Four Steps to the Best Listening Room

As a recording engineer, it’s important to have a space where you can truly hear the subtleties of the mixes you are working on. Many non-professionals don’t realize how much speaker placement and room fixtures affect their listening experience, even of television shows. Audiophiles can spend a lot of money to get a better sound system, but a problem you’re hearing might be the room itself. I’m currently outfitting a spare room in my house to meet the needs of professional mixing, and have found some good articles on how to set up a pre-existing room for optimal listening.

The Secret to Equipment and Furniture Placement

There are a few basic steps that will provide the best sound quality in a room. The first is to position the monitor speakers and seating correctly. The correct positions for these are determined by both the measurements of the room and the relationship between the speaker and seating positions.

Finding the Sweet Spot In his excellent article on setting up listening rooms, Ethan Winer describes how to determine these measurements. He describes the basic equilateral triangle method (with the points being the speakers and the listener’s head), but he also gives information about distances from walls and floor/ceiling that aid finding the best sound your system can produce. Either procedure should leave you with a spacing similar to that in the picture below.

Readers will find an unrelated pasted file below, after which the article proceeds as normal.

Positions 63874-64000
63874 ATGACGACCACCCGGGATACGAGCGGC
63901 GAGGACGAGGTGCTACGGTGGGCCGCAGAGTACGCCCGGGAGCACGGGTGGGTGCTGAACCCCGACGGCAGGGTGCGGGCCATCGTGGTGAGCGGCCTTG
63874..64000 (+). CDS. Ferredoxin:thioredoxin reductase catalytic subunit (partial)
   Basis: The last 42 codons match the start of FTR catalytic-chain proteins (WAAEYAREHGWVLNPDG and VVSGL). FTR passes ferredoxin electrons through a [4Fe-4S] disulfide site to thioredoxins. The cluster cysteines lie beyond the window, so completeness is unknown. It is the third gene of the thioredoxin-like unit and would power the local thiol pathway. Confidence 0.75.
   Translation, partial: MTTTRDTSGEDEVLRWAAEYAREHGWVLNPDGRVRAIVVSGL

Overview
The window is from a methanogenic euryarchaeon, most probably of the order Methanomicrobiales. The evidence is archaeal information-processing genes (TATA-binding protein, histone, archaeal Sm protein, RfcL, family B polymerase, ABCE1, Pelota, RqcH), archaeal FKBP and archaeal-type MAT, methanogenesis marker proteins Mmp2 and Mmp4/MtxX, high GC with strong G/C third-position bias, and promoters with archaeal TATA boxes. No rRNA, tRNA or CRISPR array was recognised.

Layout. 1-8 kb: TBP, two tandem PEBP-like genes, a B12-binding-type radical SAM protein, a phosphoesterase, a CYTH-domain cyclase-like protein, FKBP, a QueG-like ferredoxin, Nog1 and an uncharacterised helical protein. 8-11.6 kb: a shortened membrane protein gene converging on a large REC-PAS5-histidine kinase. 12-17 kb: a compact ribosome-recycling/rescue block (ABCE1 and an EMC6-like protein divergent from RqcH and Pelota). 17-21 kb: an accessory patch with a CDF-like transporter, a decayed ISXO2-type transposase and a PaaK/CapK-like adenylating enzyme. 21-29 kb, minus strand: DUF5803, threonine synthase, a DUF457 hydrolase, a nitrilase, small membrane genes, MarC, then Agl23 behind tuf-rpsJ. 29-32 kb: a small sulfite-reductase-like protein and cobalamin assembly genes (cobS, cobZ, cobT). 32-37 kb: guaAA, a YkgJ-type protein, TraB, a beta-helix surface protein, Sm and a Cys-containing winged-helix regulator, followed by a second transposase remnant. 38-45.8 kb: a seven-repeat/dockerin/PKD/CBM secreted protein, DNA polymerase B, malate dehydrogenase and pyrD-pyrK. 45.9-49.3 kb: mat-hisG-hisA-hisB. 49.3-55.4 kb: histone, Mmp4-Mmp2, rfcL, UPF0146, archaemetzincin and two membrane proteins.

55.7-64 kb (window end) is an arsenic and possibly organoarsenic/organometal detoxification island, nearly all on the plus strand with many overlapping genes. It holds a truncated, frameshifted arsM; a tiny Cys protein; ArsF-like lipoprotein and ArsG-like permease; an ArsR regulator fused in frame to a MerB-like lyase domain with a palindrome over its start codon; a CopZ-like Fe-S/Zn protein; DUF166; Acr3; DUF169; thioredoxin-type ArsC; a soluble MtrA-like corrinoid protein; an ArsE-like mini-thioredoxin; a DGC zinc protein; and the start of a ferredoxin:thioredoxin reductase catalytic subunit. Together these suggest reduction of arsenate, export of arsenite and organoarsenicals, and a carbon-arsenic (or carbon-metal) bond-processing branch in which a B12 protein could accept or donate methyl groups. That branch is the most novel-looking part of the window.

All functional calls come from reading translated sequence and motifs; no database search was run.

listening position

A sample configuration for optimal speaker placement and listening position for a surround sound system. (From Winer’s article.)

Treat Your Walls and Ceilings

The second step is to treat the zones of first reflection. Sound waves travel around the room like billiard balls, and the first reflection occurs at the first solid object a sound wave hits. These regions of walls, floor, and ceiling generally need to be treated with acoustical tiles of some sort to optimize the mix and direction of waves that bounce off these zones.

Mirrors or Math? To find these zones, you can use either mirrors or math. Winer gives a good description of both methods. You can buy pre-made acoustic panels, but you can also build your own. I’ve known a couple of people who’ve done this and they work just as well as the store bought versions. It’s really all about the foam you use. I found these great instructions on acousticsfreq.com.

All About Those Bass Traps

At this point you should also install foam base traps in all of the corners, including where walls meet and where they meet the floor and ceiling. This isn’t strictly necessary, but never fails to improve sound.

Diffusers and Their Placement

The final step for getting the acoustics of your room in shape is determining whether you need diffusers or not. Many rooms don’t, but they can add warmth and musicality to the room. If you have over-treated your room with acoustic panels, this can help bring back some of the natural reflection and reverberations that make music come alive. They generally are placed on the rear wall.

A common style for diffusers is wooden blocks placed in random patterns like the one above.

A common style for diffusers is wooden blocks placed in random patterns like the one above.

Bringing It All Together

This tutorial on Arqen.com talks about the full acoustic treatment process including acoustic panels and diffusers. It also gives acoustics tips on building professional studios and control rooms.

I’m really looking forward to diving into these steps more as I outfit my room, and I’ll be sure to post pics once it’s done. Do you have any tips for making the perfect mixing or listening room?

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